We are never subjected to any flash-back scenes showing Matt’s beating, but the descriptions alone will make some cringe. The sexual content is strong, although most of it is implied. There is no nudity in the film, but we do see Mavis in various stages of undress throughout. She has sex twice during the film (all implied, not shown), and speaks crudely to Buddy and Matt about things she used to do back in high school.
Mavis lives in the past, recreating her youthful popularity through the main character of her books, which have now been relegated to the bargain bin at the Mercury bookstore. She dreams about how things used to be, even wearing Buddy’s old high school sweatshirt around town. While most everyone still admires Mavis for being the one who “got famous and went to the big city,” and while she plays that part to fool the people around her—and often herself, deep down she is miserable with how life turned out. She sometimes notices this, herself, but rarely acknowledges it to anyone. She is hopeless, and while we know this is just a movie, it’s hard to watch it and not think of people in our lives who are just like her, who struggle with finding purpose in life and who always wish things would change for the better.
She seeks a relationship, something that will fulfill her and give her life meaning again, as do so many of us. And yet, unlike Mavis, we can have hope through a saving relationship with Jesus Christ, who came to forgive us, to save us from the miserably depressed lives we lived, and to give us a future and a hope. She may be a mess, but weren’t we all, at some point, before God extended to us some pretty amazing grace?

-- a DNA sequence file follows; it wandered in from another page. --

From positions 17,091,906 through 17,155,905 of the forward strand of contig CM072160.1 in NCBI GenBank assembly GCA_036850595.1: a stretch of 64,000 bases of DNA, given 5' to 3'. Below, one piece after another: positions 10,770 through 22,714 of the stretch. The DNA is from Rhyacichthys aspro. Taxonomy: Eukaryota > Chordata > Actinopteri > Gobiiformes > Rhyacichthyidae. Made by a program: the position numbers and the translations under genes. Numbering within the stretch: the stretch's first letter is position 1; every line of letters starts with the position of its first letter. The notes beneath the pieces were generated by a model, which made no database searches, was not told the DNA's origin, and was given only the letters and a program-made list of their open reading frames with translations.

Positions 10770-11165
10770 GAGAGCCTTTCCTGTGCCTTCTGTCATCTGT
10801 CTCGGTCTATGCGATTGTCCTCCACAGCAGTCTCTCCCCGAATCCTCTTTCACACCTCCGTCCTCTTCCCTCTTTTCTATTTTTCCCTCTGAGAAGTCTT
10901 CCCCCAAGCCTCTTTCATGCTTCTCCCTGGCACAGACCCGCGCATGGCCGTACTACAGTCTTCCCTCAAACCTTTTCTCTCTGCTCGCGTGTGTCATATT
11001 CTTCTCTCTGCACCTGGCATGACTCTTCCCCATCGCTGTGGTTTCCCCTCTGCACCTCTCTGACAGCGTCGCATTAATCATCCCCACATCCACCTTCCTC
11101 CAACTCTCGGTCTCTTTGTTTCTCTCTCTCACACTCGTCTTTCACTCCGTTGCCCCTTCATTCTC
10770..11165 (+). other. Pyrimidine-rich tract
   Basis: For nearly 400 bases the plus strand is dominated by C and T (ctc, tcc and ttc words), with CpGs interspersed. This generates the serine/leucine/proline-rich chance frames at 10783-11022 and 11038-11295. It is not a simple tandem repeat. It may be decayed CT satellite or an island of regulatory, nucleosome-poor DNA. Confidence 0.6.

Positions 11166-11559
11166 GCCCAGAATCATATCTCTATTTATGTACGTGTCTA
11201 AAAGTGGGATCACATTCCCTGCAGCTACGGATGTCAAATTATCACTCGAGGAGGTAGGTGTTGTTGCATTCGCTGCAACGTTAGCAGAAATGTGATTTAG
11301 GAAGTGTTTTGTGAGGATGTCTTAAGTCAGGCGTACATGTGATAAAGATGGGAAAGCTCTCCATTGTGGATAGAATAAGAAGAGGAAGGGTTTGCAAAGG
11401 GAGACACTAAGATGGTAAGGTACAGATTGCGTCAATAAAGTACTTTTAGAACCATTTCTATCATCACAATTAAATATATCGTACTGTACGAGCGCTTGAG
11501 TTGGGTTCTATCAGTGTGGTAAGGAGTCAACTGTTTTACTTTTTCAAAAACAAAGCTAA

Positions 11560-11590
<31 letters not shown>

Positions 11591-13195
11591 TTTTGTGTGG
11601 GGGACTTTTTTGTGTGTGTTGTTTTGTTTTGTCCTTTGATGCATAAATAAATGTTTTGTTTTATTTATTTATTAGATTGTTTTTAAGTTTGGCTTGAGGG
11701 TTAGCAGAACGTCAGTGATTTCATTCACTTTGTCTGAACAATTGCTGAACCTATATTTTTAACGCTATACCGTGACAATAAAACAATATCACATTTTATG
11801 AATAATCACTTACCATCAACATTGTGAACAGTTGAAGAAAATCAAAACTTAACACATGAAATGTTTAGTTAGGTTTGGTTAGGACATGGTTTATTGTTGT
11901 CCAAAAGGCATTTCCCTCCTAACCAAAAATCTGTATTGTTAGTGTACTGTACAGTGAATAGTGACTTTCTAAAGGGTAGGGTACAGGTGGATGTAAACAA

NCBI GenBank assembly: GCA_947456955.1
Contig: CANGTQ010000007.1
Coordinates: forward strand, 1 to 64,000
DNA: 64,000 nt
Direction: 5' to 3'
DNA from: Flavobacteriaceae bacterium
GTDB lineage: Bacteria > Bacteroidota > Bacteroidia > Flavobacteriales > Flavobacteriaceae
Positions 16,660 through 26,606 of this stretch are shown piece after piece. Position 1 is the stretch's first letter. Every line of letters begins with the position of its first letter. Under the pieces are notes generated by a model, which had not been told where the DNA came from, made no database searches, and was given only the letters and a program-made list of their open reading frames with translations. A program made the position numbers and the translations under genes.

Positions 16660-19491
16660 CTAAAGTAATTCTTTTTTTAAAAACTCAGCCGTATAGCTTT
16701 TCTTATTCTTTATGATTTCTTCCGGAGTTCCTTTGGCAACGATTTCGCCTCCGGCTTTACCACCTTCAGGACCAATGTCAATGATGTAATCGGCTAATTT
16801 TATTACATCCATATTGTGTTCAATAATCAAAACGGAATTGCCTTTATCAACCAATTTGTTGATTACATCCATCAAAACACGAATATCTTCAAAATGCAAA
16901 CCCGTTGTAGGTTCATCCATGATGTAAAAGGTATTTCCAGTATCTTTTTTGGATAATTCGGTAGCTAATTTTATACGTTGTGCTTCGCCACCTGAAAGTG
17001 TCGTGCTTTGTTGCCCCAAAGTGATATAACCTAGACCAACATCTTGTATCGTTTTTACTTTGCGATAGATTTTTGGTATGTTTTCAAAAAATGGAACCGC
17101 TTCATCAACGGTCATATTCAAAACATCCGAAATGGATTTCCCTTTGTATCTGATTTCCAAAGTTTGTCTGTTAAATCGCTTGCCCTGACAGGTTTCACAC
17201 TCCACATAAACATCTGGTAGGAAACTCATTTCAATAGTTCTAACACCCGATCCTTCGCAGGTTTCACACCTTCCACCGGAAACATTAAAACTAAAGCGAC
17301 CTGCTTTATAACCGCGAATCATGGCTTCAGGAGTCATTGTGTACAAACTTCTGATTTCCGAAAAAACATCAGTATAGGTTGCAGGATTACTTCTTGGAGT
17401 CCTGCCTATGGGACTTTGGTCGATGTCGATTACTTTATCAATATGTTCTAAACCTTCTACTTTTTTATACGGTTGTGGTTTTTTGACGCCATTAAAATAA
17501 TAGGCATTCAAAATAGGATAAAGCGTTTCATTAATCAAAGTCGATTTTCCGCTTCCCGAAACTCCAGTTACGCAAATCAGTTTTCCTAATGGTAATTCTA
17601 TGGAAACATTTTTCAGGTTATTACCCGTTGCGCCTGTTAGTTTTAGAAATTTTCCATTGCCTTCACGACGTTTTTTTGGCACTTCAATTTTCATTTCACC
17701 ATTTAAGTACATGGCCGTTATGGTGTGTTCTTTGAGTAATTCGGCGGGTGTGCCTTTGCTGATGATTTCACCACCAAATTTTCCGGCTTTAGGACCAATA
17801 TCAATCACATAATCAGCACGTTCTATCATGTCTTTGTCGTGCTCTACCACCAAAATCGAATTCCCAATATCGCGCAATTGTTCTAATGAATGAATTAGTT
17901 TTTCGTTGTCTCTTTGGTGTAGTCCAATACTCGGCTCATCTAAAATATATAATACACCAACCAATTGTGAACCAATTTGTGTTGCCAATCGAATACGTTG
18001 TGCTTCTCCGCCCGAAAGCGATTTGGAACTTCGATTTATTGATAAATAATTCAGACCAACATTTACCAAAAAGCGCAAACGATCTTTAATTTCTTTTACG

If “Young Adult” sounds a bit depressing, that’s because it kind of is, but in a completely mesmerizing sort of way. Watching Mavis is like watching a train wreck, horrifying and fascinating, all at once, but the remarkably gutsy performance of Charlize Theron keeps our eyes glued to the screen, throughout. She is not a likable character, by any stretch of the imagination, but she elicits pity and sympathy from us, and we desperately want her to see herself the way we see her.
Patton Oswalt is equally as good as Matt, and every scene with his lovable, but deeply wounded, character is perfectly executed. These are two of the year’s strongest performances. And one of the film’s final scenes, a conversation between Mavis and Matt’s sister Sandra (Collette Wolfe) perfectly displays what fuels a person like Mavis to continue being… well, a person like Mavis. It may be the best scene in a movie full of great ones. The dialog is sharp and bitter and, at times, very funny, which is exactly what we expect from screenwriter Diablo Cody, who may have given us a stronger script than she did with “Juno.” And, while I have heard some people complain that this film is bleak, especially considering it is from director Jason Reitman, I have to remind them that of his four brilliant films (“Thank You for Smoking,” “Juno,” “Up in the Air,” and now “Young Adult”) “Juno” is the only one that will likely leave you smiling afterwards. But life isn’t always hamburger phones and knee-high gym socks, as “Young Adult” so potently proves.
Violence: Minor / Profanity: Extreme / Sex/Nudity: Heavy